If Catalonia were to declare unilateral independence, not only would it be immediately expelled from the European Union, it would also be banned from rejoining, according to a new report.
Such a secession declaration would openly violate Spanish and European legislation, says a study by Fundación Alternativas, a progressive think tank whose board includes former Socialist Party (PSOE) prime minister Felipe González and current Madrid mayor Manuela Carmena.
An independence declaration would be “manifestly unconstitutional” because the Constitution guarantees the integrity of Spanish territory, says the report
The study, headed by former PSOE official Diego López Garrido, warns that Catalonia would also be left out of the euro zone and out of the Schengen Area, as well as all the international organizations to which Spain belongs.
Other European experts have recently voiced similar opinions about Catalonia and its place in the EU if it secedes from Spain.
In Spain, both main parties – the ruling Popular Party (PP) and the PSOE – oppose Catalan independence. But while the former wants to keep state structures intact, the Socialists have been pushing for reforms that would make Spain a more decentralized nation with greater regional self-rule. Catalan business leaders have also been supportive of a “third way” out of the union-or-secession conundrum.
On September 27, Catalonia will hold regional elections that premier Artur Mas is casting as a de facto plebiscite on independence. If his secessionist Junts pel Sí (Together for Yes) bloc wins an absolute majority of seats in the Catalan parliament, he says he will feel legitimized to carry on with his plans for secession.
The basic premise of Cataluña ante la Unión Europea. Las consecuencias jurídicas de la independencia (or, Catalonia and the European Union. The legal consequences of independence) is that a unilateral declaration of independence would be “manifestly unconstitutional” because the integrity of the Spanish territory is guaranteed by articles 1.2 and 2 of the 1978 Constitution.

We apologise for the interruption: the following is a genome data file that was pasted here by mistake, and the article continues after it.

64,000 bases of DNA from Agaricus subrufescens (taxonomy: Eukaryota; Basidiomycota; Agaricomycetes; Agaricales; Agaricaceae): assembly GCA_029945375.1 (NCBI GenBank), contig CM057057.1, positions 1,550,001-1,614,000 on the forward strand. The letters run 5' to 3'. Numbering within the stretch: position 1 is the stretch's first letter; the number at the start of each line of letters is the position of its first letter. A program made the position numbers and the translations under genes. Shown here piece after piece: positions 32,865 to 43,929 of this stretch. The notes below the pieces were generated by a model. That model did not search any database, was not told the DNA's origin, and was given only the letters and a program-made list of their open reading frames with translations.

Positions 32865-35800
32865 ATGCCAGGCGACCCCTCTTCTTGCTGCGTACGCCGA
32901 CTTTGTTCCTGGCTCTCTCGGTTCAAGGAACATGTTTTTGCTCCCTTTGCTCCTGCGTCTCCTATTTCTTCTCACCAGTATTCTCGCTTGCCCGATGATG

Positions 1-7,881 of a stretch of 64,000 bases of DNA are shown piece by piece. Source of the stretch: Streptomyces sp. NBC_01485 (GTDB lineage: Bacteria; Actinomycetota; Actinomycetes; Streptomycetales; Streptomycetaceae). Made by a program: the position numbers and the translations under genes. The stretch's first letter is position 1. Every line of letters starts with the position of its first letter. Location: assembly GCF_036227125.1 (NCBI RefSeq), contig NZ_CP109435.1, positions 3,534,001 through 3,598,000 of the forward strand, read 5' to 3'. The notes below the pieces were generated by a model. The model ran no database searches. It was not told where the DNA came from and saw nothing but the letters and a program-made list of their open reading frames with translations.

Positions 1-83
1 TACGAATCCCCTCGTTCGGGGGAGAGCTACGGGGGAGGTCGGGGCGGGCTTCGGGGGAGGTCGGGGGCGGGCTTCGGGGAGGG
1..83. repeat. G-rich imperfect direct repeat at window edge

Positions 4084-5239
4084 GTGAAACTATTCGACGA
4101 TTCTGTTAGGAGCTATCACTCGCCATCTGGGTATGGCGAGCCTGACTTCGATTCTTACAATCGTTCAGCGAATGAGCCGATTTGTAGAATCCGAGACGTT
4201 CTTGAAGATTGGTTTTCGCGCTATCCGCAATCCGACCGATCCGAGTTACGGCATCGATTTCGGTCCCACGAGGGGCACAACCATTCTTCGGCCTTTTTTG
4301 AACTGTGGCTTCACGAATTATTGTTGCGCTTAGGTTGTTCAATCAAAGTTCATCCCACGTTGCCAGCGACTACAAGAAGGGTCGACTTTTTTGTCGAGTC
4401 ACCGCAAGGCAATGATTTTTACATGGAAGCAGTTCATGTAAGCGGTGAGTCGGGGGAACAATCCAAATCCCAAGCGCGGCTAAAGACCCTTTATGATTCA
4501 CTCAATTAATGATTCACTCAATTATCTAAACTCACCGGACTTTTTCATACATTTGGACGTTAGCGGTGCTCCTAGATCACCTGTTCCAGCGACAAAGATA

The study, drafted by three law professors, notes that secession would also violate European legislation, since article 4.2 of the 1992 Maastricht Treaty states that “the Union shall respect the equality of Member States before the Treaties as well as their national identities [...] It shall respect their essential State functions, including ensuring the territorial integrity of the State, maintaining law and order and safeguarding national security.”
The Treaty furthermore states that borders can only be changed by common agreement, and that the constitutional rule of law must be absolutely respected.
“It is not realistic to think that EU countries, considering the unanimity required by the Treaties, would willingly agree to even initiate the integration process of this ‘new state’ within the Union,” reads the report. “The destabilizing effects would be tremendous. It would encourage fragmentation of EU states and of the Union itself. Very few governments, if any, would accept that.”
The report also warns that a hypothetically independent Catalonia would be ejected from the European Central Bank and thus “from the entire euro system.” It would also have to leave the Schengen Area, which has abolished internal border controls.
English version by Susana Urra.